How Rogers’ ad model will recoup its $5.2B bid for NHL rights in Canada
Rogers Media president Keith Pelley on how the media co will make money off its NHL hockey deal.
Keith Pelley remembers 2010 when Canada’s Olympic Broadcast Media Consortium, which he led, fielded endless questions about whether it could sell enough advertising to profit from its $153-million bid for the right to carry the Winter Games in Vancouver that year and the 2012 Summer Games in London.
Now those questions have returned as he and other top Rogers Communications execs were asked Tuesday whether they can sell enough high-priced NHL advertising to recoup a successful $5.2 billion bid for the national pro hockey league rights over 12 years.
And to answer those calls this time around, Pelley, president of Rogers Media, on Tuesday summoned the advertising model for the Olympic Broadcast Media Consortium, where multiple networks and integrated sponsors helped sell advertising packages the best way possible to reach revenue projections.
“I had the privilege of being a part of what was a really special consortium in Vancouver … with the likes of CTV, TSN, OMNI, Sportsnet, APTN, and we had a very successful sales model that worked,” Pelley said Tuesday.
“We will follow that. We will spend a lot of time learning what the partners’ objectives are, and move into a defined revenue model, one that really works and allows the partners to activate their brands in the best way possible,” he added.
Pelley predicted the NHL rights deal will prove profitable for Rogers as it looks to grow the NHL in Canada, and so the advertising pie.
“When you break it down from an ROI perspective, from an advertising perspective, and other ancillary revenue streams, the model is positive from year one,” he said.
Pelley added the revenue model for the NHL rights deal was worked out by the same revenue planners from the 2010 and 2012 Olympic Games.
“So we had a little experience and a leg-up on the competition,” he insisted.
Key to forging that revenue model for the NHL rights will be Rogers resurrecting the multi-partner, multi-platform Olympics consortium model, which uses compelling NHL stars, team storylines and convenient online access to NHL games to drive and grow viewership for hockey in Canada.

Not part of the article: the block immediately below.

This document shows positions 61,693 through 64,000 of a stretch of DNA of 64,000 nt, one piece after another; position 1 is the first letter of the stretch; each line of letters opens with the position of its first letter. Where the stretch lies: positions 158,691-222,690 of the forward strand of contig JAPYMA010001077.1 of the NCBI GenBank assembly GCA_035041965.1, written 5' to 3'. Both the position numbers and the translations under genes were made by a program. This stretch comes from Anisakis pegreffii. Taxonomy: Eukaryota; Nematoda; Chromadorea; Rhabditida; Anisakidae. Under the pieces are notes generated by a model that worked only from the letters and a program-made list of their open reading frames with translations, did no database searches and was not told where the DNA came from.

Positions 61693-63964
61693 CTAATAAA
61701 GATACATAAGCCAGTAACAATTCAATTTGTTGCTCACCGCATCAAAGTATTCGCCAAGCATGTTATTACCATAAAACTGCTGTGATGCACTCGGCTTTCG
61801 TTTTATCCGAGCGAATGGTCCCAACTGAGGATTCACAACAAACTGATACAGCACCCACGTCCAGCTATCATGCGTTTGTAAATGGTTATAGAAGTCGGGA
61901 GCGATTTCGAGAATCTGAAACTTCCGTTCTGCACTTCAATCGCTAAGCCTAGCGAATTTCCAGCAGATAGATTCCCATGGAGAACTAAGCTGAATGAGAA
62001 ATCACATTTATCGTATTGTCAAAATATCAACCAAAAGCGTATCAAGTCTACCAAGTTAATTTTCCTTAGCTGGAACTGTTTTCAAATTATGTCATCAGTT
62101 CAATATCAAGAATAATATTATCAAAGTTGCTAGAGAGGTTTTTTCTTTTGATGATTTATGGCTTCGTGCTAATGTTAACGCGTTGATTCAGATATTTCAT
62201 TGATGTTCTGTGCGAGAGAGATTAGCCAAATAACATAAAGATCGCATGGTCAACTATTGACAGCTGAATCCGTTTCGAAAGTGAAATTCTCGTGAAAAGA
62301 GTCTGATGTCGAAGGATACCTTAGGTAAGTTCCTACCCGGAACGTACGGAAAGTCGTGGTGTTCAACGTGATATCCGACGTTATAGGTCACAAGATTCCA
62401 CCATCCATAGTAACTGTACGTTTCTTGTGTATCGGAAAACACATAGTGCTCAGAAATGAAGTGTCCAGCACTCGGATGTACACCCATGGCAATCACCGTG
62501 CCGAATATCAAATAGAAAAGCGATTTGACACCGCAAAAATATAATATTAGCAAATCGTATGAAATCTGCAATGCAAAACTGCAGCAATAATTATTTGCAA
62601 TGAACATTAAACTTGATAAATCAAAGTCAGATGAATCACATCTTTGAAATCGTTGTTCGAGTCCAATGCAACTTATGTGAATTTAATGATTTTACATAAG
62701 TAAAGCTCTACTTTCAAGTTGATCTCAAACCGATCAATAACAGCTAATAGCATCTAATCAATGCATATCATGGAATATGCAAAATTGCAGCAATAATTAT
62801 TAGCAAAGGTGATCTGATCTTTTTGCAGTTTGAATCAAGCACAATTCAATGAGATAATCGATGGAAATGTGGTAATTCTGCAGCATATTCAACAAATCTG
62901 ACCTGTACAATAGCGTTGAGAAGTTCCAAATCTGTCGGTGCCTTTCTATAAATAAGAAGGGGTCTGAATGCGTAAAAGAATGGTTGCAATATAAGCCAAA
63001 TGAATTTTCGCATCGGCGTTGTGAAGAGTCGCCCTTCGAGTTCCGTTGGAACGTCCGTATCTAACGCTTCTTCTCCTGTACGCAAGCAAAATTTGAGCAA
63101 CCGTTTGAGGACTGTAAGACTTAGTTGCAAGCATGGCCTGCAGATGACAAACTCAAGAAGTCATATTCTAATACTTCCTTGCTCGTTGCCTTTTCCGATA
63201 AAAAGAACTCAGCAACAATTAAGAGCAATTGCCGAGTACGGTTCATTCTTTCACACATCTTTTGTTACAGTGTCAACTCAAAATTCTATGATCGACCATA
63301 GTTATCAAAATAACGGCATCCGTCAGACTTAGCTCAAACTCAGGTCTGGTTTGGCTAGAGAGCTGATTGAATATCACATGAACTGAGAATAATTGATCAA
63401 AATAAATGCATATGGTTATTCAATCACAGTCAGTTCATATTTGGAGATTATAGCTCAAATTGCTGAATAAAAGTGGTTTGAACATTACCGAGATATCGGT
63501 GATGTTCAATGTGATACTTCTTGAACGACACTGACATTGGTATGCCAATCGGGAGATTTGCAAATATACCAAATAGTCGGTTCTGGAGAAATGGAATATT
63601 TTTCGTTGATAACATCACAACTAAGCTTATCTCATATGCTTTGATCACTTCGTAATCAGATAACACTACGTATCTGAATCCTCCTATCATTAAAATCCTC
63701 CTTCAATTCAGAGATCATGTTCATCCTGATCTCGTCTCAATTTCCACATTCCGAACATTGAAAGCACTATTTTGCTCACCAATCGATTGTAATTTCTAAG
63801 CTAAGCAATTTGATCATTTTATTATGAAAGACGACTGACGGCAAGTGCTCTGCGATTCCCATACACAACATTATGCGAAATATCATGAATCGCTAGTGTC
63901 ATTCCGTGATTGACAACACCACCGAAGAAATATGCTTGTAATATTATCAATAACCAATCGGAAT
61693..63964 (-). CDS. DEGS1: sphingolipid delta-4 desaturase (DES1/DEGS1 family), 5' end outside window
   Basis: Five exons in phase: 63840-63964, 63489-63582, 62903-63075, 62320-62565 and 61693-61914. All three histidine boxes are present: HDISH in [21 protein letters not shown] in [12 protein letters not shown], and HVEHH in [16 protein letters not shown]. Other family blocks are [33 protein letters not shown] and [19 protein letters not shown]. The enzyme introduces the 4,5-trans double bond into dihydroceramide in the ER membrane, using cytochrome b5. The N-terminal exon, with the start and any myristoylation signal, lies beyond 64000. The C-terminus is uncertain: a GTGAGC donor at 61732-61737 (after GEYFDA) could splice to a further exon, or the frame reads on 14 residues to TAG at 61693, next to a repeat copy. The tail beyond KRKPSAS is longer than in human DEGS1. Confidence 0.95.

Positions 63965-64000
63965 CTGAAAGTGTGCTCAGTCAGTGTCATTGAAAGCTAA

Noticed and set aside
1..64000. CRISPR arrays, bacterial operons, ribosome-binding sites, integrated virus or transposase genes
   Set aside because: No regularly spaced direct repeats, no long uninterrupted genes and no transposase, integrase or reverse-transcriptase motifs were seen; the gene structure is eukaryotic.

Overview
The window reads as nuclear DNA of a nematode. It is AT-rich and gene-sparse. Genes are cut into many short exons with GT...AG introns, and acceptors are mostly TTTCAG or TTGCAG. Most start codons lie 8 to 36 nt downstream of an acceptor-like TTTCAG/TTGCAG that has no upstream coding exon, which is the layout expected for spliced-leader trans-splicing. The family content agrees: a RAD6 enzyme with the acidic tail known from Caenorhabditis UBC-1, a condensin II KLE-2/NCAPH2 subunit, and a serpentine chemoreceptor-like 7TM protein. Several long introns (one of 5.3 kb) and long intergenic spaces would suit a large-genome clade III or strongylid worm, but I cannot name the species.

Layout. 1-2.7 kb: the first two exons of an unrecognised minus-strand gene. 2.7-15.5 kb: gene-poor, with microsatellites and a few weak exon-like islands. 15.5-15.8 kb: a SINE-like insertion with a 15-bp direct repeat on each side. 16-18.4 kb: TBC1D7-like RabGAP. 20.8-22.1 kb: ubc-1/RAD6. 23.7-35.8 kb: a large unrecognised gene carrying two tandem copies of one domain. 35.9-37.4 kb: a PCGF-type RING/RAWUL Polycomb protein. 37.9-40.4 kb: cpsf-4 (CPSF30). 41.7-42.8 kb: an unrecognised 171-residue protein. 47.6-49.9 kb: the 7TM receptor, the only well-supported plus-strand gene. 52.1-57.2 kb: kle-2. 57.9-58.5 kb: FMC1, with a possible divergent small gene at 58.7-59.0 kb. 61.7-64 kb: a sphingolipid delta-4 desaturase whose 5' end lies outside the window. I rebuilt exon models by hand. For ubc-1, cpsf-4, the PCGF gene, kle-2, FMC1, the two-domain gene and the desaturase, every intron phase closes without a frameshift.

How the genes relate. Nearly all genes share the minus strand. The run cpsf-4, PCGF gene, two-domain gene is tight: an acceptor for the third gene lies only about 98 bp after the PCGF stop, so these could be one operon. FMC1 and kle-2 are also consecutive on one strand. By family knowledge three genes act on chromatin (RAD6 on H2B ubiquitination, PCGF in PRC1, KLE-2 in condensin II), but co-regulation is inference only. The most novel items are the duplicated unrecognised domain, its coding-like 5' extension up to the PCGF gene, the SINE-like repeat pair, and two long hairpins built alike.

“Hockey brings us closer together as a family. This is our religion,” Rogers Communications president and CEO Nadir Mohamed said Tuesday as he explained the reach of hockey in Canada’s psyche.
Rogers will aim to make its NHL content widely available, either on more than one TV channels as regionalization of NHL broadcasts and local blackouts ends, or by allowing Canadians to download content to their phones and tablets.
“We want to bring that experience to hockey fans wherever they are. We want to bring NHL hockey fans the best and most exciting hockey experience around,” Mohamed said.
So while the CBC will retain Hockey Night in Canada telecasts on Saturday night, the iconic brand will expand to also appear on City and Sportsnet channels.
What’s more, Rogers, by paying for and taking the risk on the CBC’s Hockey Night in Canada telecasts, will control the brand.
For CBC president Hubert Lacroix, that was the price to be paid for being able to continue airing Hockey Night in Canada, including the Stanley Cup championship round, while not incurring the cost of doing so by paying for broadcast rights.
“Starting next year, Rogers will assume all editorial control (all editorial decisions with respect to the content, on-air talent and the creative direction of HNIC — we have the right to be consulted and there is a commitment to excellence) under the new agreement,” Lacroix said Tuesday in an internal memo to CBC staff.
Rogers will retain the expertise of the CBC’s Hockey Night in Canada staff for Saturday night broadcasts.
But with all Hockey Night in Canada revenues going to Rogers, and the CBC only being able to promote its own shows during Saturday night telecasts, job losses at the pubcaster are inevitable.
“This may not be the ideal scenario but, it is the right outcome for Canadian hockey fans and is an acceptable adaptation to the role of the public broadcaster in the modern world of professional sports rights,” Lacroix said.”
Pelley said Rogers did not feel compelled by the NHL to do the sub-licensing deals with the CBC and TVA, as the overall national rights deal was negotiated and signed directly with the pro hockey league. But Rogers hammered out the side deals with the other broadcasters because not only are both seen as essential to growing the audience for the NHL in Canada (and as such, ad revenue) but because Hockey Night in Canada is such an iconic brand.
“This is a great day for the fans. There will be more games and more choice. Two conventional networks in City and the CBC carrying games on Hockey Night in Canada,” he said of more games and wider distribution for hockey in the Canadian market going forward.
From Playback Daily